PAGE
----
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The greater part of the contents of this little volume appeared originally in the Daily Graphic, in the form of a series of six articles written in criticism of Mr. Ernest Williams?­s ?­Made in Germany.? To these articles Mr. Williams replied in two letters, and to that reply I made a final rejoinder. In the present reproduction this sequence has been abandoned. For the convenience of readers, and for the economy of space, I have anticipated in the text all of Mr. Williams?­s objections which appeared to me to have any substance, and, in addition, I have modified or omitted phrases, in themselves trivial, upon which he had fastened to build elaborate but unsubstantial retorts. By doing this I have been able to preserve the continuity of my argument and at the same time to cut down a somewhat lengthy rejoinder into a brief concluding chapter. Incidentally a few new points and some further figures have been added to the articles. This arrangement, unfortunately, deprives Mr. . . .

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In a little book recently published, an attempt is made to show that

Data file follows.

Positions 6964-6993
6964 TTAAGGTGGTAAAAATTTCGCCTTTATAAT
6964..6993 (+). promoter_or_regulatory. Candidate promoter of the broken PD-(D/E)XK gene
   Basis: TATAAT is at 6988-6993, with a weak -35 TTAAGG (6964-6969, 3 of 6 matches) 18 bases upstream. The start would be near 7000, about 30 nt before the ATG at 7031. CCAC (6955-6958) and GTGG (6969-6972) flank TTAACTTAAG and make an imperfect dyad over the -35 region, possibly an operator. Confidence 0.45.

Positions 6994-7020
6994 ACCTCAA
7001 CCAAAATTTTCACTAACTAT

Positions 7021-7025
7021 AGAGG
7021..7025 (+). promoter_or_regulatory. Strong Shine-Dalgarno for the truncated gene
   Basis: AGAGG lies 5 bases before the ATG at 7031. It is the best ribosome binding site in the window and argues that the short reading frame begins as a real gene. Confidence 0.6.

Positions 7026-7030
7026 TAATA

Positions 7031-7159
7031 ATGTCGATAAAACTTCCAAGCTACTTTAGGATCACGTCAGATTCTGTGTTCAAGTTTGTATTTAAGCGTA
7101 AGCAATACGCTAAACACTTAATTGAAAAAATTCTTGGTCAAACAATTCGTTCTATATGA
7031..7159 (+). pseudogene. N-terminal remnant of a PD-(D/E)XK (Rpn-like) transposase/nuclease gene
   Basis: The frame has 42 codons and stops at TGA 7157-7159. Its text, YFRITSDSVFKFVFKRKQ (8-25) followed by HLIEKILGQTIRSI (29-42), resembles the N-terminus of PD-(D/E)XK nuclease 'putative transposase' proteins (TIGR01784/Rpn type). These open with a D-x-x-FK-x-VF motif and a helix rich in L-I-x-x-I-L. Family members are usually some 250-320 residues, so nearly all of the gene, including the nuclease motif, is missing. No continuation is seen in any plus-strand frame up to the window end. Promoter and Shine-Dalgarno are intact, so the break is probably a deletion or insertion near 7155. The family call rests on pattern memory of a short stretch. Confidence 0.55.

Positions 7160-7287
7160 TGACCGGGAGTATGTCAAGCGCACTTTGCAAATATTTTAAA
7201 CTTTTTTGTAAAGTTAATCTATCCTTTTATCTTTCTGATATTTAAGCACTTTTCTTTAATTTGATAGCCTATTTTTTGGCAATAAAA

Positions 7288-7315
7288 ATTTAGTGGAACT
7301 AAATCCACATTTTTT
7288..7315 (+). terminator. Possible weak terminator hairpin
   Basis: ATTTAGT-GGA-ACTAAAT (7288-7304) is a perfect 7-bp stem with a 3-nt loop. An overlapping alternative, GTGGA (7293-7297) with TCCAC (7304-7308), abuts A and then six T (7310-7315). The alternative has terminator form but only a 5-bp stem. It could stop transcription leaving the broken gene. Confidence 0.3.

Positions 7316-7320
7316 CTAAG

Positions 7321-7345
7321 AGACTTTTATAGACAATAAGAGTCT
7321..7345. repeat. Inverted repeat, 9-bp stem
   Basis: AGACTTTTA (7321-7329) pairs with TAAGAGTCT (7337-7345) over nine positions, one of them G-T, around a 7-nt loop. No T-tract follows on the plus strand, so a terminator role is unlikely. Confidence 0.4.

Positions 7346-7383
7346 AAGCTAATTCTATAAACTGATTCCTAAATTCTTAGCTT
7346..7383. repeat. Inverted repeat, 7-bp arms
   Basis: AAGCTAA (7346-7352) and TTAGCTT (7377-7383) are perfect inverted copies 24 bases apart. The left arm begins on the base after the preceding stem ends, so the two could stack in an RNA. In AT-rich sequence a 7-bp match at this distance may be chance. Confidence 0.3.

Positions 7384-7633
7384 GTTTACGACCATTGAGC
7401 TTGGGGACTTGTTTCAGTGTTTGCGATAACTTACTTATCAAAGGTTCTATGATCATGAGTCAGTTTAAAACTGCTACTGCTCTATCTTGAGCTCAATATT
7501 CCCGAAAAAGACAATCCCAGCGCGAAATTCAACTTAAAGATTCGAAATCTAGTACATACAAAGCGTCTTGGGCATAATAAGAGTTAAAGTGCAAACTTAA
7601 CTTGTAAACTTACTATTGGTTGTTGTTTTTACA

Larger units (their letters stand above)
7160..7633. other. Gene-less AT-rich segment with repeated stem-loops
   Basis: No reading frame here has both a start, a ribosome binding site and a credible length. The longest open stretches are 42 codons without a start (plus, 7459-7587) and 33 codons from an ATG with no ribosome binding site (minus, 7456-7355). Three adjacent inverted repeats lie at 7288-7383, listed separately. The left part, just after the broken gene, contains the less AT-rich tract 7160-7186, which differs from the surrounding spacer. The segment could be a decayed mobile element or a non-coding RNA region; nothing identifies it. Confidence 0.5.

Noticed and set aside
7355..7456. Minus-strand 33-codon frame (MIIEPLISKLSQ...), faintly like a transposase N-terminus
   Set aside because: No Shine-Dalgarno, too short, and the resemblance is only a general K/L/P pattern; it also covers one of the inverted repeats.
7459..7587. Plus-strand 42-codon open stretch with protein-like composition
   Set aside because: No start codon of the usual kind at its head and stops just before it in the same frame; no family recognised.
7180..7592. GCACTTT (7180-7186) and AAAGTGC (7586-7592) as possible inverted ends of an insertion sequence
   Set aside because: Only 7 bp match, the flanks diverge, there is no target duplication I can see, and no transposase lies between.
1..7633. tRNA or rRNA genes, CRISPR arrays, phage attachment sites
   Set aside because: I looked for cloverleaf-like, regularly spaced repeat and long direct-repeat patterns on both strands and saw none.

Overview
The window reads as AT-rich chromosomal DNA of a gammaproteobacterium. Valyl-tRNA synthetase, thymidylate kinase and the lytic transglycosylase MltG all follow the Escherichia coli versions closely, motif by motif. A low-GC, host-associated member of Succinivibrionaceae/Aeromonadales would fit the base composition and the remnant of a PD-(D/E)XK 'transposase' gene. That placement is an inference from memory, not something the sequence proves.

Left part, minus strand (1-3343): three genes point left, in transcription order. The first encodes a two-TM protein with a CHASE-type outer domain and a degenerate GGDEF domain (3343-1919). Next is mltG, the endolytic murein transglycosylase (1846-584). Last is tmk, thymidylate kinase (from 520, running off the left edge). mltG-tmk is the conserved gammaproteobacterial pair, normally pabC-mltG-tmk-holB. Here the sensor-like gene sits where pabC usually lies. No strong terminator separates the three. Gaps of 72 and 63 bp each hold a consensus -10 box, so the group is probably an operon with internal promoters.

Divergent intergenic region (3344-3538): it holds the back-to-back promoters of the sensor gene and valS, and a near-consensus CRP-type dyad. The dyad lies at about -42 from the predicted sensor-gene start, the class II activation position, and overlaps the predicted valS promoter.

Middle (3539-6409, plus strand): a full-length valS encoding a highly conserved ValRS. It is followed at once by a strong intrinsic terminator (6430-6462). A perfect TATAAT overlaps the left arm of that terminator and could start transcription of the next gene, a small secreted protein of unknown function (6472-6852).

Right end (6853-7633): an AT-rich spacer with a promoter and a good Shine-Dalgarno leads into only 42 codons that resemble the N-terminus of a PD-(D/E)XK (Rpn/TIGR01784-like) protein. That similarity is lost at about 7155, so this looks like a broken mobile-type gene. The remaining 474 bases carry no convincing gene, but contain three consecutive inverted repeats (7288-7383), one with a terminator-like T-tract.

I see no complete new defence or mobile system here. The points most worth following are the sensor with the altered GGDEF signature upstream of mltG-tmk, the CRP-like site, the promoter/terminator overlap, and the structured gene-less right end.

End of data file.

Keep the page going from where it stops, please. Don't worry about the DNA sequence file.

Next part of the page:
British trade is being knocked to pieces by German competition, that
already the sun has set on England's commercial supremacy, and that if
we are not careful the few crumbs of trade still left to us will be
snapped up by Germany. This depressing publication, aptly entitled "Made
in Germany,­" has received the quasi-­religious benediction of an
enterprising and esoteric journalist, and the puff direct from a
sportive ex-­Prime Minister. Thus sent off it is sure to be widely
circulated, and, being beyond dispute well written, to be also widely
read. Unfortunately--­such is the nature of the book--­it cannot be so
widely criticised. It consists largely of quoted statistics and
deductions therefrom, and few readers will have the means at hand for
verifying the many figures quoted, while fewer still will have the
patience to compare them with other figures which the author omits to
mention. As a necessary consequence, a . . .

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